There is nothing quite as special as a sun-ripened tomato, hanging on the vine, so full that it drops off the stalk into your hand. Sliced and seasoned with a little salt and eaten without pause—the experience is pure hedonism. And this is the season to indulge.
But when the season is over, you don’t have to surrender the flavor—not if you take a little time to transform those tomatoes into a pantry staple that you’ll be able to enjoy all winter long.
One of my favorite ways to capture the intensity of the tomato flavor is to bake them. Tomate Provencale is a common way to serve tomatoes in the south of France. The tomato is sliced in half through the middle; the halves are topped with a mixture of bread crumbs, parsley, garlic, and olive oil. They are baked for 20 minutes and served as a side dish with fish or meat.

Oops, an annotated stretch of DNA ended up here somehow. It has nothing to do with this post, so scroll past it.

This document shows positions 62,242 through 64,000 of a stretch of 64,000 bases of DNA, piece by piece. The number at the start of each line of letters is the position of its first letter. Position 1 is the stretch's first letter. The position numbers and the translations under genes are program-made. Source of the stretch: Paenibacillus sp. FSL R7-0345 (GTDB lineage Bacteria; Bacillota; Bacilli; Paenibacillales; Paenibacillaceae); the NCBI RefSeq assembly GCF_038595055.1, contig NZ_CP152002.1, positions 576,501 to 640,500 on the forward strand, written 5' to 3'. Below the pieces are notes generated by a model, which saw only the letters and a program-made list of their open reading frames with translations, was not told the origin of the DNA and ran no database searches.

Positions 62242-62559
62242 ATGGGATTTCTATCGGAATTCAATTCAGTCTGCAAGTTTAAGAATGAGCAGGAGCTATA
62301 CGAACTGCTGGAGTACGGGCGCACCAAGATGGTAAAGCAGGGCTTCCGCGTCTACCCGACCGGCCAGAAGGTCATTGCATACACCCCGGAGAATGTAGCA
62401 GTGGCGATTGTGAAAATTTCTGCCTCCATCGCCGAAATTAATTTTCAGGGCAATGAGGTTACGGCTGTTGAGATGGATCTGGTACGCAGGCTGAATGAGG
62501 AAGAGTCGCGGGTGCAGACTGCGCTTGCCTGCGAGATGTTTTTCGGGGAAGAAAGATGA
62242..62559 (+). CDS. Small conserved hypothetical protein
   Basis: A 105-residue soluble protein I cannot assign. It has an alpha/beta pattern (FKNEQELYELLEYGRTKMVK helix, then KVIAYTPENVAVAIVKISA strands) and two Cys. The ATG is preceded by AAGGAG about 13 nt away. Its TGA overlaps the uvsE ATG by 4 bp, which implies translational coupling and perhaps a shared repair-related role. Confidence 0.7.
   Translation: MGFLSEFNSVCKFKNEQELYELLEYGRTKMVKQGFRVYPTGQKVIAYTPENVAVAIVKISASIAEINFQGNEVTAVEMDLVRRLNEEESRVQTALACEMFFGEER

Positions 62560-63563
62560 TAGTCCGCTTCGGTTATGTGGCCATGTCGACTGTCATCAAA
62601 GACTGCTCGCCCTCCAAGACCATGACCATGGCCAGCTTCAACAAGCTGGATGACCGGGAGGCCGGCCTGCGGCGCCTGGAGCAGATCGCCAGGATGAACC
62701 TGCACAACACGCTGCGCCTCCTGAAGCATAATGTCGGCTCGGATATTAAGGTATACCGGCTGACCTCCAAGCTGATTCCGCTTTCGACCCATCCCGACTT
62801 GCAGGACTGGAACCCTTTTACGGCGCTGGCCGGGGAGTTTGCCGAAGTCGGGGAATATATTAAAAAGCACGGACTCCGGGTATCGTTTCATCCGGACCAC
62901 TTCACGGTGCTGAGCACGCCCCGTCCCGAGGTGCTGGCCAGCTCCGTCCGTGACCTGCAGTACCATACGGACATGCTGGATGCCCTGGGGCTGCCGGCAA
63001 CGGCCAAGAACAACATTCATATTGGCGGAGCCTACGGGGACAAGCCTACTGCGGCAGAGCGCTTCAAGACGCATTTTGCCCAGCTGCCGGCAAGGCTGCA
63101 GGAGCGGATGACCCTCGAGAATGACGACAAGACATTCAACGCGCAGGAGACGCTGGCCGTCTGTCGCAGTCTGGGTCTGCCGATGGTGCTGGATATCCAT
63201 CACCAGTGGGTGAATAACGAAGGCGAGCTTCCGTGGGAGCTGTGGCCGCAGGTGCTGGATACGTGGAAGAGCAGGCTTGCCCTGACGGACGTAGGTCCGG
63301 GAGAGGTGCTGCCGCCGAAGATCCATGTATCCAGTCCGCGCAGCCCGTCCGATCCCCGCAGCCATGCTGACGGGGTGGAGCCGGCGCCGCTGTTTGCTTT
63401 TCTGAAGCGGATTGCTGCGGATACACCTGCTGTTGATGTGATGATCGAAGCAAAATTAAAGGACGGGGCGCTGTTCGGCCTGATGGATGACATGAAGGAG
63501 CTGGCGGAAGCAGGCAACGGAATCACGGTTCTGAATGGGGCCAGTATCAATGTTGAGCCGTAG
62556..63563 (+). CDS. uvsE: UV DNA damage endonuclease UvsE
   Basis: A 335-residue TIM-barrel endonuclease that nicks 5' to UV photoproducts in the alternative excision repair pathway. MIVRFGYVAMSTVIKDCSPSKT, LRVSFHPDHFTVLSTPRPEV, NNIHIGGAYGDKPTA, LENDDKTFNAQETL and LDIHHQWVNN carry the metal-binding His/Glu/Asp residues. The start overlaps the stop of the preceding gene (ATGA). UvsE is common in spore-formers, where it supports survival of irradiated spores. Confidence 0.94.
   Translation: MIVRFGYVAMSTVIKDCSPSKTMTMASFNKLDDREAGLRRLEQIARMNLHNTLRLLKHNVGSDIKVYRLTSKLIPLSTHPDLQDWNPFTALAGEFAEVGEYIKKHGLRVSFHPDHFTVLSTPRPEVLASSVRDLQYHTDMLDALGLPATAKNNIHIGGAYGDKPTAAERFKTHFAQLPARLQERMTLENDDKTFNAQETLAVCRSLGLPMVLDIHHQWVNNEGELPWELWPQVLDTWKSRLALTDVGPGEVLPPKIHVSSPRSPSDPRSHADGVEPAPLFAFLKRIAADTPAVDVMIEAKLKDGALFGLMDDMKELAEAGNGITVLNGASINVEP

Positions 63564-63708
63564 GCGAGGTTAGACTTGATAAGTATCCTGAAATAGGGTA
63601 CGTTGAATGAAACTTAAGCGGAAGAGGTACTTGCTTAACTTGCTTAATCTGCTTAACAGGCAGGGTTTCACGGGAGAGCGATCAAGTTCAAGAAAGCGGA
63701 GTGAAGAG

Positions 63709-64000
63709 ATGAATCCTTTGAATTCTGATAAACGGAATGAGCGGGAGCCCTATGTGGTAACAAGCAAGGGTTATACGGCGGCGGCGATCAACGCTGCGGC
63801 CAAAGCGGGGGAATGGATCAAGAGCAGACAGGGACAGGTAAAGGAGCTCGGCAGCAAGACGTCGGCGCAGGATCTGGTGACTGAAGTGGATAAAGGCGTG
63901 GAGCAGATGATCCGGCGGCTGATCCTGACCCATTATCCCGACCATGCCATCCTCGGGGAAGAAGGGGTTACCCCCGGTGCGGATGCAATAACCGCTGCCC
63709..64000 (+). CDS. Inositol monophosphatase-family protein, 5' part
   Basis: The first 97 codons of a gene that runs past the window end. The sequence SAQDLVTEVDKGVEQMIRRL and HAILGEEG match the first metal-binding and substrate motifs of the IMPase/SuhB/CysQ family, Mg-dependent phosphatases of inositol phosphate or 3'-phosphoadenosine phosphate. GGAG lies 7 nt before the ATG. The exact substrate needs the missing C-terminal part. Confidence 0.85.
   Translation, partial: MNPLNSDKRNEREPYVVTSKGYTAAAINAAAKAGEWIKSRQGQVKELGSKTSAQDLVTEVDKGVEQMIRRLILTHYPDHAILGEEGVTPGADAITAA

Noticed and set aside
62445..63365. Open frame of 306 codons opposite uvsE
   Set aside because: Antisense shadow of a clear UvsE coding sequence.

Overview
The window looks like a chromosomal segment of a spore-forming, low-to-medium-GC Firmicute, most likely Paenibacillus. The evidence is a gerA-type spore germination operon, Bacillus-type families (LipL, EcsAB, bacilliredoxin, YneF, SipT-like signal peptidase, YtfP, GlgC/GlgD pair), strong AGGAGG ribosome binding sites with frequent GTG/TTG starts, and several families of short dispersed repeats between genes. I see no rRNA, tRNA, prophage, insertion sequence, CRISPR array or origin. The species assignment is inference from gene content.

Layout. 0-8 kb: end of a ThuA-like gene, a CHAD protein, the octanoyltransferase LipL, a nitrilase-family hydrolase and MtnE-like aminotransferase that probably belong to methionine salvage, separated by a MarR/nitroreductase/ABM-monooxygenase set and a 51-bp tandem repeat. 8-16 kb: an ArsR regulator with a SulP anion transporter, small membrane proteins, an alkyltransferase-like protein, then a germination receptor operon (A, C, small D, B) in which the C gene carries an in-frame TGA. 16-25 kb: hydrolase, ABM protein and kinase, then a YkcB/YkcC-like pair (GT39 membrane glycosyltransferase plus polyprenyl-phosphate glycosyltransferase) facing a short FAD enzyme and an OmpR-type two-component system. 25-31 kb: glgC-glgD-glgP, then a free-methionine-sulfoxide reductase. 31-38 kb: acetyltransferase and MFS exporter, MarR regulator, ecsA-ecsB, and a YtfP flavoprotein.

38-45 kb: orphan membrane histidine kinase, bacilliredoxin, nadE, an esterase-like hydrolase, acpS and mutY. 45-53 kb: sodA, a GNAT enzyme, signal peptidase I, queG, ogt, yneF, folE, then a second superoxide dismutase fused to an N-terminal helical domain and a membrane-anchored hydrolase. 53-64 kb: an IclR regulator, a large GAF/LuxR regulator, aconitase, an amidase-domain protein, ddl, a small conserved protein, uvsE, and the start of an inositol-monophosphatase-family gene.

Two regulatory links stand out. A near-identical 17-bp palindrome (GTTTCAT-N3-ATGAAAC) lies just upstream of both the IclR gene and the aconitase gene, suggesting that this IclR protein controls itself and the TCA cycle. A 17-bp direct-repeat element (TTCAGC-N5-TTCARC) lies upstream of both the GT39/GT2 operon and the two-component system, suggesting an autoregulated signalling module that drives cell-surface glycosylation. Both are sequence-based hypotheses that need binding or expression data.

I’ve adapted that concept to create a more concentrated tomato flavor that will really boost your winter dishes.
Tomatoes—buy enough to fill one or two baking sheets. I prefer medium-sized tomatoes but the type is up to you.
Baking sheet—I either use a silicone baking sheet or aluminum foil to cover the bottom of the pan; it makes clean-up a lot easier.
Olive oil, enough to lightly coat the foil.
Preheat oven to 350°
Now you have two options:
When you want to add a burst of tomato to the dish your making, all you have to do is open your freezer. The flavor will be there waiting for you and that’s because you thought ahead and put it there.
That’s the magic of cooking.
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Having a party again is simply wonderful. Every summer, Mark, my husband, makes a gigantic paella and we invite friends to watch the process (trust me, it is a show) and eat the amazing results. The party always occurs between the 4th of July and the 14th, Bastille Day. Are you wondering why we make a paella to . . .